Bringing Home a Puppy
There’s no doubt a new puppy brings joy to millions of families each year. However, while bringing home a new dog is exciting, it can also be quite an adjustment period for both the puppy and his new owners.
According to veterinarian Dr. Brent Mayabb, manager of education and development at Royal Canin USA, pet parents can help ease the transition with some simple steps to ensure healthy growth and development for your new four-legged family member. Here are some tips to help make your puppy’s transition easier for both the pup and the family:
Get social. Socializing your new puppy early is important to him them learn proper behavior when meeting a new person or animal. Try to introduce your pup to 10 to 20 new people and pets (of varying ages and in different locations) during your first week together. This will help him acclimate to different sizes and temperaments of dogs and cats, as well as a variety of humans. If your puppy shows signs of aggression, take him out of the situation and try again with a smaller group or in a different setting.
Exercise before bedtime. As your puppy gets used to being away from his mother and pack, you may hear crying and whining at night. Try to be patient; this behavior is natural and shouldn’t last longer than a few weeks. Additionally, try keeping your puppy busy with quick training sessions or playing with toys during the early evening hours. A worn out puppy is a quiet puppy.
Pay attention to diet. Transitioning from nursing to dry food can be hard on a new puppy’s digestive system. Until now, food formulated for this particular stage in a dog’s life was not available at your local pet store. Royal Canin’s new birth and growth line of Starter products helps puppies transition from milk to solids more smoothly, while providing optimal nutrition for their specific needs. The new foods include nutrients that help provide energy for healthy growth and skeletal development, which is important in the early stages of puppy development.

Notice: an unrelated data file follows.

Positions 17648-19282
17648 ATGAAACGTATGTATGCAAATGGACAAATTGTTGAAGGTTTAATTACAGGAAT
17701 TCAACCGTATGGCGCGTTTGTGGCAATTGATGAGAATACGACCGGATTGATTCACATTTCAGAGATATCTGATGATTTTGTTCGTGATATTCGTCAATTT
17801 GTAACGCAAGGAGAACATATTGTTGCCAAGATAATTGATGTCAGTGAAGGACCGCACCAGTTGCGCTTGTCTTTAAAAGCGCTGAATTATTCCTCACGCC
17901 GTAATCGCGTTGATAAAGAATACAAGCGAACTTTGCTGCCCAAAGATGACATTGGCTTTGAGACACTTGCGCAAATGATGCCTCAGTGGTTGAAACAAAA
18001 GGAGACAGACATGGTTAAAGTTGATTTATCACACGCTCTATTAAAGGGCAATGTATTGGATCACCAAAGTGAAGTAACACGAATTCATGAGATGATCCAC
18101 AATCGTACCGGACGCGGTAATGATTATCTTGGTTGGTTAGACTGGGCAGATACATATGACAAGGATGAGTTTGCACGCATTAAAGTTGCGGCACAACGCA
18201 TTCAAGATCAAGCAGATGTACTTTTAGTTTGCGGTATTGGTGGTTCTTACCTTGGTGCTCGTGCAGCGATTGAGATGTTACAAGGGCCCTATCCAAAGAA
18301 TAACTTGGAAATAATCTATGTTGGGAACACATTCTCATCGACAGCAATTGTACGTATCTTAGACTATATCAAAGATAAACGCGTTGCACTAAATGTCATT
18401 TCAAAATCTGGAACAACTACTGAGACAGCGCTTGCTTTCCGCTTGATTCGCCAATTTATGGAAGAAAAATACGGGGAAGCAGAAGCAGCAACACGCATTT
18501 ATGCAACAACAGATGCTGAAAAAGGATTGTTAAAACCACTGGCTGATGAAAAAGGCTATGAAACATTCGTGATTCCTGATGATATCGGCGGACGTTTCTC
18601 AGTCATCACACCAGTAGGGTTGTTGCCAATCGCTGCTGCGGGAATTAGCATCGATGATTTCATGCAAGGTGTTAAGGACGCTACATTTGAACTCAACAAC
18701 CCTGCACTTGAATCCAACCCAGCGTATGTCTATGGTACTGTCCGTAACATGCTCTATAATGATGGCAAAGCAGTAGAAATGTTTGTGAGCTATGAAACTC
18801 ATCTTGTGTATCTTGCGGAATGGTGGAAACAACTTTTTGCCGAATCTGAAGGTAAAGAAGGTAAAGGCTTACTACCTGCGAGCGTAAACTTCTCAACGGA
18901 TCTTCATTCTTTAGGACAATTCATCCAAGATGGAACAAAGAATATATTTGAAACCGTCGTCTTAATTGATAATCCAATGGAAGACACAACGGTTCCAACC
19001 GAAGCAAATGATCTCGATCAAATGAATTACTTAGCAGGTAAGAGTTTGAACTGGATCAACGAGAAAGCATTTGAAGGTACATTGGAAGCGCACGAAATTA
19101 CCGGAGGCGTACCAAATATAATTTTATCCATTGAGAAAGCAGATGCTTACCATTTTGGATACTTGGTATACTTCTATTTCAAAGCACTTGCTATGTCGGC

Stick to a routine. Take your puppy out often, and again right before you put him in his pen or kennel before bed, and first thing in the morning. Some veterinarians estimate that for every month your puppy is in your home, that is one hour they can ‘hold it.’ Frequency in routine is very important for house training, and rewarding victories during training can be key.
Visit the vet. Your puppy’s first visit to the vet is very important. The vet will help in scheduling vaccinations and explain the significance of preventative care for fleas, ticks, heartworm and rabies, among other diseases. Proper nutrition is also a means to preventing illness, and the nutrients and antioxidants in the new Royal Canin Starter products can actually help improve a puppy’s immunity. Remember to bring a list of questions with you to the appointment, because from the beginning, your vet will be an important part of your pet’s health.
Adopting a Shelter Pet
Make one of millions of animals needing a home part of your family by adopting your pet from a shelter.